Health Coalition Chairperson to seek accountability for health dollars at premiers’ meeting
Canada’s premiers and territorial leaders will be gathering in Victoria, British Columbia, on July 11 and 12, and at the top of their agenda is increased health care funding from the federal government.
The premiers and Indigenous observers will be welcomed by B.C. Premier John Horgan, who is Chair of the Council of the Federation, but it remains unclear if Prime Minister Justin Trudeau or Health Minister Jean-Yves Duclos will attend. Duclos’ office says he didn’t receive an invitation, according to The Globe and Mail.
The Canadian Health Coalition will be represented by its chairperson, Pauline Worsfold, RN. She will be speaking with officials and journalists on behalf of the coalition of frontline health care workers’ unions, community groups, and experts.
The Canadian Health Coalition is in favour of increased federal funding to provinces, but not without strings attached to ensure the funding is used for health care in an accountable manner and supports our public health care system.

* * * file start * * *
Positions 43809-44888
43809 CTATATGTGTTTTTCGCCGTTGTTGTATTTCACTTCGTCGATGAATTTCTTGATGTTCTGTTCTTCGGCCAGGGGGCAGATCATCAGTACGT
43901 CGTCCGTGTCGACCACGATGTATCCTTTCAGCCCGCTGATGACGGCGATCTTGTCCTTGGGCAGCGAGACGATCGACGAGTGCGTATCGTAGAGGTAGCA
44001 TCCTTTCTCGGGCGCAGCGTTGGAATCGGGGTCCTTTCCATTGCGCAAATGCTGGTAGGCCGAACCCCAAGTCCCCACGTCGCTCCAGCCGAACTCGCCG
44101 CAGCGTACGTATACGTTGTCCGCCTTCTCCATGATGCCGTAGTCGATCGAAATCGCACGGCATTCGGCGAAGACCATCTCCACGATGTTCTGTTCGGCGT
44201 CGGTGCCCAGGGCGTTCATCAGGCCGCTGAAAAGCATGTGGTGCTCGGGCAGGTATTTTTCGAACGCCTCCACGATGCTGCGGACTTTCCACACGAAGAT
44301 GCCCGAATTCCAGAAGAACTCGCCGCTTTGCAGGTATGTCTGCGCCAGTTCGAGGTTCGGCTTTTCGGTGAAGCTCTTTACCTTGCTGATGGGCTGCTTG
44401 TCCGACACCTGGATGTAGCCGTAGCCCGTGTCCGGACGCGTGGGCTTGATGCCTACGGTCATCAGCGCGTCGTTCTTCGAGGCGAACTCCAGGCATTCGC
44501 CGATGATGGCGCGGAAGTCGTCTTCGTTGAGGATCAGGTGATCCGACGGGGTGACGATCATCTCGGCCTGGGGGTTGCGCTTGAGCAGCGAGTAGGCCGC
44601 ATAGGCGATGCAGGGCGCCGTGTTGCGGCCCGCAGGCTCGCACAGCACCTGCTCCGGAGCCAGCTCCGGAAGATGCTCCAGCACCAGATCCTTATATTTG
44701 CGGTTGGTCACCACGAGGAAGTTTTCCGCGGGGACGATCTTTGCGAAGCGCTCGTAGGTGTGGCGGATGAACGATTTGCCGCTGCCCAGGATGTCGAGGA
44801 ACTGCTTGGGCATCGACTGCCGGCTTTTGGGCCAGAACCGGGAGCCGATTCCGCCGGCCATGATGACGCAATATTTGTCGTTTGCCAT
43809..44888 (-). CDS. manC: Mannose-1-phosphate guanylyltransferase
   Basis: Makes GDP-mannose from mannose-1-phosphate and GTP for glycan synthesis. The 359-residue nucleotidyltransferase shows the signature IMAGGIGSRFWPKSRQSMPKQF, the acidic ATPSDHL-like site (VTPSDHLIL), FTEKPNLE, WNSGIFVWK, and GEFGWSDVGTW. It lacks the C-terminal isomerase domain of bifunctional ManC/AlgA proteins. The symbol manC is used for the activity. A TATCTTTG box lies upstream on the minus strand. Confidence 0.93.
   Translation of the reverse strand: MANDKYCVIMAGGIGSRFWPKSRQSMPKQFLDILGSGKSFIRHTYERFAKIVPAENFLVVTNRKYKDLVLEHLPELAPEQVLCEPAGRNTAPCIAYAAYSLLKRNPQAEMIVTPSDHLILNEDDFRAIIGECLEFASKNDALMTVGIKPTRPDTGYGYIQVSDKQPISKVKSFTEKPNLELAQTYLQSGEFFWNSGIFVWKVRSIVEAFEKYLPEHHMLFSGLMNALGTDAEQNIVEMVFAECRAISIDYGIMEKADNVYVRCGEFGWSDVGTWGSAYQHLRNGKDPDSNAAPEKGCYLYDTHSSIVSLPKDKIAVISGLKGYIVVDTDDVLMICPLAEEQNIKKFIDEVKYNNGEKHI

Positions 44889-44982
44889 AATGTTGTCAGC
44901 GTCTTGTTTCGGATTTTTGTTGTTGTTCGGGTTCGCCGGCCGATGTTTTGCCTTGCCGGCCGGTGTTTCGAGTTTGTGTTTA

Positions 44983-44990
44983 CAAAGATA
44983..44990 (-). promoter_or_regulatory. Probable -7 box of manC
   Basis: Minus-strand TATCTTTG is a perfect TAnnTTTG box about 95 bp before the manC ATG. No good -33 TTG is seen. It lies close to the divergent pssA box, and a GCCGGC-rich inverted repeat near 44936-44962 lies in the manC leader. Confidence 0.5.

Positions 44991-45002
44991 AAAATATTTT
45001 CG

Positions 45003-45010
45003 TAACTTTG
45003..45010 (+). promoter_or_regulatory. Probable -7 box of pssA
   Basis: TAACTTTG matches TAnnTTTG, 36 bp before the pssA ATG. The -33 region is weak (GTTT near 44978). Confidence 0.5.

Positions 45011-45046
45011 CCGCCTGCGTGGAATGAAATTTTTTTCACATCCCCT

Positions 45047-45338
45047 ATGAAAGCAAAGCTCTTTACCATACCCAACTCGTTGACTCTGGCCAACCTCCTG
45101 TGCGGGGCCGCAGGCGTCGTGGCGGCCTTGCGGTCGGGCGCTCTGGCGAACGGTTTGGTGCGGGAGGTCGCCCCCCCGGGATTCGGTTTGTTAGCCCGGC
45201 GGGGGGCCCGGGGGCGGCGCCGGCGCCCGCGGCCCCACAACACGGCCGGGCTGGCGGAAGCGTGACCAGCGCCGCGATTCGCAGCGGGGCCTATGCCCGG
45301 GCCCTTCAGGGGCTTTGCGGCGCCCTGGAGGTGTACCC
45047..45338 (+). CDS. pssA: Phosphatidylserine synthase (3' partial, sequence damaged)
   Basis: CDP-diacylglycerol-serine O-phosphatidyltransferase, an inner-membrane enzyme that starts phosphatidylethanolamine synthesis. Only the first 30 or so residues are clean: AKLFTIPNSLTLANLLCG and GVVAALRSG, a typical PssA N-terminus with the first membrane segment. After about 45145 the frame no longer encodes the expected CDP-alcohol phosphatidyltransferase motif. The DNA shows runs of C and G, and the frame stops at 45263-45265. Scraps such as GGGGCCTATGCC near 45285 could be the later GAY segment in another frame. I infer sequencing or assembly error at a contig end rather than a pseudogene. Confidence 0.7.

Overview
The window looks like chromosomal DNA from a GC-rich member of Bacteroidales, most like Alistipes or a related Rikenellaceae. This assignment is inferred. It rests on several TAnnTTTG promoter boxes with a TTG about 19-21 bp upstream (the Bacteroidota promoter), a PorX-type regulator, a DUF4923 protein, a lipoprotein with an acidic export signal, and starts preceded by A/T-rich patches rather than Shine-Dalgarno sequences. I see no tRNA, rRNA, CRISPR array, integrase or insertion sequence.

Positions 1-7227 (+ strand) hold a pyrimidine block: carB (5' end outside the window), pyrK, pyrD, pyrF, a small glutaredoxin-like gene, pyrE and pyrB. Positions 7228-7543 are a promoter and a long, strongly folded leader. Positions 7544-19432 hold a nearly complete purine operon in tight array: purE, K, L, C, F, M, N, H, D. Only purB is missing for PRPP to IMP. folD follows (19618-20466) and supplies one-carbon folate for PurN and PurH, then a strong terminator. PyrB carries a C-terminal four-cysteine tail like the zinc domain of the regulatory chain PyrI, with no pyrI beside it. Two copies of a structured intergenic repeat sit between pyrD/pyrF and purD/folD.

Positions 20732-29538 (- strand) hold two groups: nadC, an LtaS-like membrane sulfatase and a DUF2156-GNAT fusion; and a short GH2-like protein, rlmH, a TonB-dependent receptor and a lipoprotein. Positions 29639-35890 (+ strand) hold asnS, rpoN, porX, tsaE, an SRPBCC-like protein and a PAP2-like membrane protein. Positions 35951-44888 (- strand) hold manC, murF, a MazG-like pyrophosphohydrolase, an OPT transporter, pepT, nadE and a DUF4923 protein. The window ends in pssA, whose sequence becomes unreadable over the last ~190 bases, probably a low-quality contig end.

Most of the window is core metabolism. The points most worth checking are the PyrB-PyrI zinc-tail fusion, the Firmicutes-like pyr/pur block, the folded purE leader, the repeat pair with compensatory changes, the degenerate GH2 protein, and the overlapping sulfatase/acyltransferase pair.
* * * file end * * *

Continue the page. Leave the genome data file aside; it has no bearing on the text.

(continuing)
“The Canadian Health Coalition has urged the federal government to increase its share of health care spending with provinces and territories through programs for pharmacare and long-term care that will provide measurable improvements and accountability in public health care for people in Canada,” Worsfold wrote in the Hill Times newspaper in March.
Public health care supporters are concerned that provinces are not being held accountable for federal funding made through the Canada Health Transfer, which is regulated under the Canada Health Act. The federal government’s “Canada Health Act Annual Report 2020-2021” faulted five of the ten provinces for violations of the Act within the last five years.
Effective use of health care spending is also an area of concern for the federal government. Budget 2022 stated the federal government wants to ensure that any additional federal funding will improve Canada’s health care system. It pointed out that Canada spends more of its gross domestic product (GDP) on health care than the Organisation for Economic Co-operation and Development (OECD) average, but only the United States ranks worse than Canada in health care system performance according to the U.S.-based Commonwealth Fund.
Update: Read the provincial-territorial health coalitions’ statement on increasing health transfers in ways that respect the Canada Health Act released on July 11, 2022.